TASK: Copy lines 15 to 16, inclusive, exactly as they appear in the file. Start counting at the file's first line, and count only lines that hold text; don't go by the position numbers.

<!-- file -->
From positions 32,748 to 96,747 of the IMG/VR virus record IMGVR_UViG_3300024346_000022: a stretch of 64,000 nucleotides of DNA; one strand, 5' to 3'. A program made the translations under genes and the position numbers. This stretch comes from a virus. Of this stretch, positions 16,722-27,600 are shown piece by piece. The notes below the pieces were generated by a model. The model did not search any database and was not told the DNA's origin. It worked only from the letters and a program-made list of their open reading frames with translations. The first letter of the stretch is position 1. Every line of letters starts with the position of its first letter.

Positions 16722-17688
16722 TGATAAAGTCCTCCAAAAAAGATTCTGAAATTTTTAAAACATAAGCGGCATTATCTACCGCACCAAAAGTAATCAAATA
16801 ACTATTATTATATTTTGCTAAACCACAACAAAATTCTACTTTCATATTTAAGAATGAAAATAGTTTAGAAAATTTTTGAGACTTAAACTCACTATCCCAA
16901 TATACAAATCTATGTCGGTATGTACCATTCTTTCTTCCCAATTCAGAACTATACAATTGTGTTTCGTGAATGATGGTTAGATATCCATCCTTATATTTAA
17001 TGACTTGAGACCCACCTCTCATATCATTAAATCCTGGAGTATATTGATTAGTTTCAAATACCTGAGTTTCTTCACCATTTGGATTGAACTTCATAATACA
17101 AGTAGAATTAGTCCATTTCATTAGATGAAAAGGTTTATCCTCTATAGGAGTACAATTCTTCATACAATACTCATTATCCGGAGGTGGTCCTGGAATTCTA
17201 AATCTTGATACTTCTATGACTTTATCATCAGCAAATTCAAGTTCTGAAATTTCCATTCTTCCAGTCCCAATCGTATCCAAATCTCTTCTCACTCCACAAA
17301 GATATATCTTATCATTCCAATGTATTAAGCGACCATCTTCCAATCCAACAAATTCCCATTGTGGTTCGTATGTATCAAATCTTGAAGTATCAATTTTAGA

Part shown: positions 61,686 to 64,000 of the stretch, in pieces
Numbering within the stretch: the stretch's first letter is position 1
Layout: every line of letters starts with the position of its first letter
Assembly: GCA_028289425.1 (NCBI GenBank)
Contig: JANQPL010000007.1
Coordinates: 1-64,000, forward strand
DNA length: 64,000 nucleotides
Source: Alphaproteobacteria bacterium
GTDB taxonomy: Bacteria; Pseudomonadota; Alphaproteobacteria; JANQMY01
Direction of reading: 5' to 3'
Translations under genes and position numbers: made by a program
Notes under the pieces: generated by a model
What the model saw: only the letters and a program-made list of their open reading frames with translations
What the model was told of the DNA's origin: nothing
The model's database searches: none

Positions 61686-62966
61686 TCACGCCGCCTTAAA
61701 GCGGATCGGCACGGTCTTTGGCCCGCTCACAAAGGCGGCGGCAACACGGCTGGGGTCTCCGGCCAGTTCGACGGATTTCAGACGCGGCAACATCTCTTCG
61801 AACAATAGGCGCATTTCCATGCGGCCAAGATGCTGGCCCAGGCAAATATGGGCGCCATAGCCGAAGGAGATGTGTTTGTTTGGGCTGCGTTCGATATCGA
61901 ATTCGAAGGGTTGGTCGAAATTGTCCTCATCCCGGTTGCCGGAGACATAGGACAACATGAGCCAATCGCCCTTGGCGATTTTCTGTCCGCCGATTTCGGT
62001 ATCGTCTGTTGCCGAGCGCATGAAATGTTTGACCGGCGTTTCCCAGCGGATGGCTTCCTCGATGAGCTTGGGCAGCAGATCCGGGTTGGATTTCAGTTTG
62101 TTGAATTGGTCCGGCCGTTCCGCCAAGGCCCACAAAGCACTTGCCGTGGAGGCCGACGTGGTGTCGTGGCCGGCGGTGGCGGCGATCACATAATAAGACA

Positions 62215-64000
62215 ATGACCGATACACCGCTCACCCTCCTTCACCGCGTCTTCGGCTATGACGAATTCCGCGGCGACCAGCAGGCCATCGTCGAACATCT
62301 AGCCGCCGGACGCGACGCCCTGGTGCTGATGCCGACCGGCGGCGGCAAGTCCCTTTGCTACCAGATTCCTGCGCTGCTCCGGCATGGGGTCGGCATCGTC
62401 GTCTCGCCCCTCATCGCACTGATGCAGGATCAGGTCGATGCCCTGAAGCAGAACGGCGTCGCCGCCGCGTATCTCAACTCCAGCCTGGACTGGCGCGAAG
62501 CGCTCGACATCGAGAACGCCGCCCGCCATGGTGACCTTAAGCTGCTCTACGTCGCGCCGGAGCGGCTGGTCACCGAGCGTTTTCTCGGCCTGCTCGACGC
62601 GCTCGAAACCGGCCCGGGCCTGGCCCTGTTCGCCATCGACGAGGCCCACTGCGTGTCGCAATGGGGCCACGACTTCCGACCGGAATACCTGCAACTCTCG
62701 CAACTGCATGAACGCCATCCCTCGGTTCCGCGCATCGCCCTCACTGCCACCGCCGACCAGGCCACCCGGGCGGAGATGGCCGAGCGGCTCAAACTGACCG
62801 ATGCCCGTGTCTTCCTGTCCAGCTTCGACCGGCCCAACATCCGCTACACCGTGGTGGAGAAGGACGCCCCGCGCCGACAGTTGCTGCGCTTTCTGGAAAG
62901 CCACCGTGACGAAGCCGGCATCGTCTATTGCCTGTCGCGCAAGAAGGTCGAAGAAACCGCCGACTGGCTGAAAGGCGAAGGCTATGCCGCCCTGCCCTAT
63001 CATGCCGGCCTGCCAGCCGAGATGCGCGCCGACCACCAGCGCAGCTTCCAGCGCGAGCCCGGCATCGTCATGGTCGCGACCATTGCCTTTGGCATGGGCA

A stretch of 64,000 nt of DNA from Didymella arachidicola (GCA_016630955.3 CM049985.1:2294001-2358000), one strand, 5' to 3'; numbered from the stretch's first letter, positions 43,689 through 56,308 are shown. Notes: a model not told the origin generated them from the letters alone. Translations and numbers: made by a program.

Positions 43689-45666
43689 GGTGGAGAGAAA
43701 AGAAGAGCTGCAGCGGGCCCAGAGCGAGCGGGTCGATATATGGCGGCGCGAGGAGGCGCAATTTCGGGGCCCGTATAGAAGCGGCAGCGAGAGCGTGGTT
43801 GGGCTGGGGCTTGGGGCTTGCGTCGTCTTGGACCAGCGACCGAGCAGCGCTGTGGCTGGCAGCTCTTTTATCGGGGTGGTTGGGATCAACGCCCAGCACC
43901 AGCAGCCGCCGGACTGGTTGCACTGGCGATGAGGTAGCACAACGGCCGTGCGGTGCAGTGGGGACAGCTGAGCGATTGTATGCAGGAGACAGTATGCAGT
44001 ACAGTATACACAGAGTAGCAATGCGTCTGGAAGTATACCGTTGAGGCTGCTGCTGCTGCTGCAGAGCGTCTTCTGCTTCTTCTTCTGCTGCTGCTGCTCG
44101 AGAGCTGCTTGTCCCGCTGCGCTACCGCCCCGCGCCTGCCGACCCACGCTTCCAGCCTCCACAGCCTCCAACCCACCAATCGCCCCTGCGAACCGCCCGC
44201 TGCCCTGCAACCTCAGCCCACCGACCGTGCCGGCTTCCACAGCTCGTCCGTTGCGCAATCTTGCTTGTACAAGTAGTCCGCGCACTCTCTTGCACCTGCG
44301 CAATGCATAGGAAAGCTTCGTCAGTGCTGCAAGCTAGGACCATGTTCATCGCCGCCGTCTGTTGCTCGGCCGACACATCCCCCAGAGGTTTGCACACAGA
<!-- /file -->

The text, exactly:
Coordinates: 1-64,000, forward strand
DNA length: 64,000 nucleotides